Disrupting Food Insecurity
Tapping data for strategies that tackle the root causes
An estimated 40 million Americans—including 12.5 million children—struggle with food insecurity, meaning they can’t afford an adequate diet. Federal nutrition programs and charitable meals make up the first line of defense, but solving this challenge will require communities to go beyond food to disrupt the root causes of economic distress.
This dashboard equips counties with data about their food insecurity levels and related risk factors, identifies cross-cutting opportunities for intervention, and groups counties by shared challenges. Dive into your county’s data and explore strategies tailored to your county.
Compared with other counties, those in this group have the following characteristics:
- Food insecurity:
- Physical health:
- Financial and economic health:
- Housing-cost burden:
Food insecurity can have harmful effects on health and development at all ages. Not having an adequate diet can also hinder children’s ability to learn in school and adults’ capacity to work and be effective parents. The federal government funds several nutrition assistance programs, but the vast majority of counties include food-insecure families who are likely ineligible for benefits.
Food insecurity is associated with poorer health outcomes at every stage of life, from pregnancy to childhood and adolescence to adulthood and older age. Food insecurity and poor nutrition can complicate the ability to manage illness—especially diet-related illnesses like diabetes—and can increase health care costs. And households dealing with illness and food insecurity may have to make trade-offs between food and medicine.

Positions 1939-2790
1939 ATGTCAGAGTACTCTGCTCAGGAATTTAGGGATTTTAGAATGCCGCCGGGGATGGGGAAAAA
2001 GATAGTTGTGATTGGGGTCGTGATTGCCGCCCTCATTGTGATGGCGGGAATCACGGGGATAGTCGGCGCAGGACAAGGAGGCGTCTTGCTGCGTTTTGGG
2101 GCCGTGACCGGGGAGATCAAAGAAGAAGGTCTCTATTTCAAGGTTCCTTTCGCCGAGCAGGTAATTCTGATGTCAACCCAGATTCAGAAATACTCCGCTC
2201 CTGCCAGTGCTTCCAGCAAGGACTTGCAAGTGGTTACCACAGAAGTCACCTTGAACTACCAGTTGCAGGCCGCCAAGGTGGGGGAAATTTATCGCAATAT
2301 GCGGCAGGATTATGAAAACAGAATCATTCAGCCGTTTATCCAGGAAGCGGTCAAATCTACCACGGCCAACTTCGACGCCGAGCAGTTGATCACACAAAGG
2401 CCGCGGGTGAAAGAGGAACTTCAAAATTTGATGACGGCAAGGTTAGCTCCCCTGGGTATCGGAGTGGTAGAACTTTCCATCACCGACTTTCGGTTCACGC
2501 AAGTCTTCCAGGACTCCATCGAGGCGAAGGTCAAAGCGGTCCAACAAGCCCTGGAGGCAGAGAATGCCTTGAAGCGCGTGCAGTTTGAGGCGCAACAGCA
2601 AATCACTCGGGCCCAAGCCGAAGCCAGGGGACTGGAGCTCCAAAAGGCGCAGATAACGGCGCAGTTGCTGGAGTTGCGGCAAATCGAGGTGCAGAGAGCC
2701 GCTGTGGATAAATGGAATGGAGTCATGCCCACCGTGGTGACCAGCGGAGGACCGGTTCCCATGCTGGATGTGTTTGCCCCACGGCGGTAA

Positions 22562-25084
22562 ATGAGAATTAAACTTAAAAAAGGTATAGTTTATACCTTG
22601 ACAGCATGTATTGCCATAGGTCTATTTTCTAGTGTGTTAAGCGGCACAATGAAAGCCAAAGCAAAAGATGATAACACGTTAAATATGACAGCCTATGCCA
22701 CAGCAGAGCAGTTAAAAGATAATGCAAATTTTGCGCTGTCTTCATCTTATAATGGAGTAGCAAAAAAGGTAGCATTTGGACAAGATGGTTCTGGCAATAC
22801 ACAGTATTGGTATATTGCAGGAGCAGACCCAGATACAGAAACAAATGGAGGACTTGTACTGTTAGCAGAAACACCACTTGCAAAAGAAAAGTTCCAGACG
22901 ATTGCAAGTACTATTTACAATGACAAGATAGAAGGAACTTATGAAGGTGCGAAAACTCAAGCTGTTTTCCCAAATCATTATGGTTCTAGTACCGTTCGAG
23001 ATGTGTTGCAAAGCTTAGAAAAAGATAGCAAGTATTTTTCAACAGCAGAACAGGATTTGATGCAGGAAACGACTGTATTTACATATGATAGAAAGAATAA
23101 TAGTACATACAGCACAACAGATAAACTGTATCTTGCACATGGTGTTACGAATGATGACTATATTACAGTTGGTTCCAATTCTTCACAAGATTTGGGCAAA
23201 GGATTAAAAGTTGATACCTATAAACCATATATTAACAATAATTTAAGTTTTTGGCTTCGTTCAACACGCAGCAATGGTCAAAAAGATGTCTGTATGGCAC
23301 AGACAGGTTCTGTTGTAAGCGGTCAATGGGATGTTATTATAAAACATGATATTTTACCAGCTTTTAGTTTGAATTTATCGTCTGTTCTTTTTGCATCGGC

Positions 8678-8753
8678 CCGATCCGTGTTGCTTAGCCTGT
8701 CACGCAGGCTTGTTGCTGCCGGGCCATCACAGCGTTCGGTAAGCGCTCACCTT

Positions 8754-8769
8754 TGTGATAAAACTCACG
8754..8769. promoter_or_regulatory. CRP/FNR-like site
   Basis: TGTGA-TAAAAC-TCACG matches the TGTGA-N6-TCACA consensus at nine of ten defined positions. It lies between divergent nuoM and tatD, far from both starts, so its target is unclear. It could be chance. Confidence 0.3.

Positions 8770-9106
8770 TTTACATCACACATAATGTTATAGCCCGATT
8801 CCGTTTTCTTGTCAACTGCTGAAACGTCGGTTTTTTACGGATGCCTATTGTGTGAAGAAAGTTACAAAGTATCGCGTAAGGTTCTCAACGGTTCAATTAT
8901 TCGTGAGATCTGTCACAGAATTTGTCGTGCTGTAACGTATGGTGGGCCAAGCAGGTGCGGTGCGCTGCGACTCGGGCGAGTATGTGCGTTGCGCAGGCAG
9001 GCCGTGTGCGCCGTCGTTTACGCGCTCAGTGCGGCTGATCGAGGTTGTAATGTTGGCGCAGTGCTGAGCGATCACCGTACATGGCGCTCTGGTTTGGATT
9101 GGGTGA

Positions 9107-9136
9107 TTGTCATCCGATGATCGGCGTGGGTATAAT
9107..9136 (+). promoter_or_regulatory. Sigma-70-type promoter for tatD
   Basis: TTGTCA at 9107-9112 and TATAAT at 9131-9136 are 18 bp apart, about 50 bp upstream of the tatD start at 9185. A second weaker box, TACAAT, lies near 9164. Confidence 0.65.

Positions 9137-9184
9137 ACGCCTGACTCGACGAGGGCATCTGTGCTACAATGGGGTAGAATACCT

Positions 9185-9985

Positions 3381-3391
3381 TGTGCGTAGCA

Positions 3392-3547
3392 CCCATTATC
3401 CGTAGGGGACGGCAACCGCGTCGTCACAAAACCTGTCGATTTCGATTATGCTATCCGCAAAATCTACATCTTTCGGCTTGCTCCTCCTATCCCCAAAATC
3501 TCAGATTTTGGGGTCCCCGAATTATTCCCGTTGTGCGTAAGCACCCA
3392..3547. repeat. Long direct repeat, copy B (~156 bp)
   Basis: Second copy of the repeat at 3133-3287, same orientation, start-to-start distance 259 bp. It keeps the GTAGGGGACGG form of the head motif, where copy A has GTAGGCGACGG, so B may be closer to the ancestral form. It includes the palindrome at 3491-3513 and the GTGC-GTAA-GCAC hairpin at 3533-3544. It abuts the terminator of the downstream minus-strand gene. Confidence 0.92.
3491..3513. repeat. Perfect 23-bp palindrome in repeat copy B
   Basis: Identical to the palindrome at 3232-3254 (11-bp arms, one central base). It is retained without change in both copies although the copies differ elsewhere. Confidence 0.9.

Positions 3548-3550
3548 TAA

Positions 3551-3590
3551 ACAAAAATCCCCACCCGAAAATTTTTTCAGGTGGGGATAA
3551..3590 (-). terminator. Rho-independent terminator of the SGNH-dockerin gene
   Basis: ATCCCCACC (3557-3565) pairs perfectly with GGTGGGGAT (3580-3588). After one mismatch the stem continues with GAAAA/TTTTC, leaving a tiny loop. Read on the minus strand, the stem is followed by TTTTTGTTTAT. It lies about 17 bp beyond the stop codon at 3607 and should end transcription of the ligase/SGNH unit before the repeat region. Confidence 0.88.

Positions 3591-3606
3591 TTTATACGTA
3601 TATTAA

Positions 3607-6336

Housing is a major expense for most low-income households, many of whom may face trade-offs between paying for food, housing, utilities, and transportation. Housing instability—such as trouble paying rent, doubling up, or moving frequently—is a risk factor for food insecurity. And once a family is evicted, food insecurity and other hardships may persist for years.
Poor financial health can be a warning sign of current and future food insecurity. Families with poor financial health may be unable to meet daily finances. They may also be vulnerable to economic shocks, such as a job loss or unexpected expense, because they don’t have a savings cushion or they have limited access to credit.
Some populations, including many communities of color, have a greater risk of being food insecure. And some groups, such as children and seniors, are particularly vulnerable to the health and developmental setbacks that can come with not having an adequate diet.
Although food insecurity exists in every county in the US, some regions and types of communities experience higher rates than others. Rural areas have higher rates of food insecurity overall. However, large metro areas with lower rates may have a larger number of food-insecure households. The South has the highest rates of food insecurity among regions. And counties with a majority of residents of color are more likely to have higher rates of food insecurity.
Examples of strategies to disrupt food insecurity in this peer group
Tackling the root causes of food insecurity requires communities to weave strategies for bolstering family food resources into broader efforts to address the causes and consequences of financial instability and economic hardship.
The following are examples of strategies tailored to the needs, strengths, and challenges of this peer group. More strategies, as well as more detail about the steps below, can be found in the accompanying brief, “Disrupting Food Insecurity: Steps Communities Can Take.” We hope these strategies are a starting point for communities as they work to end food insecurity.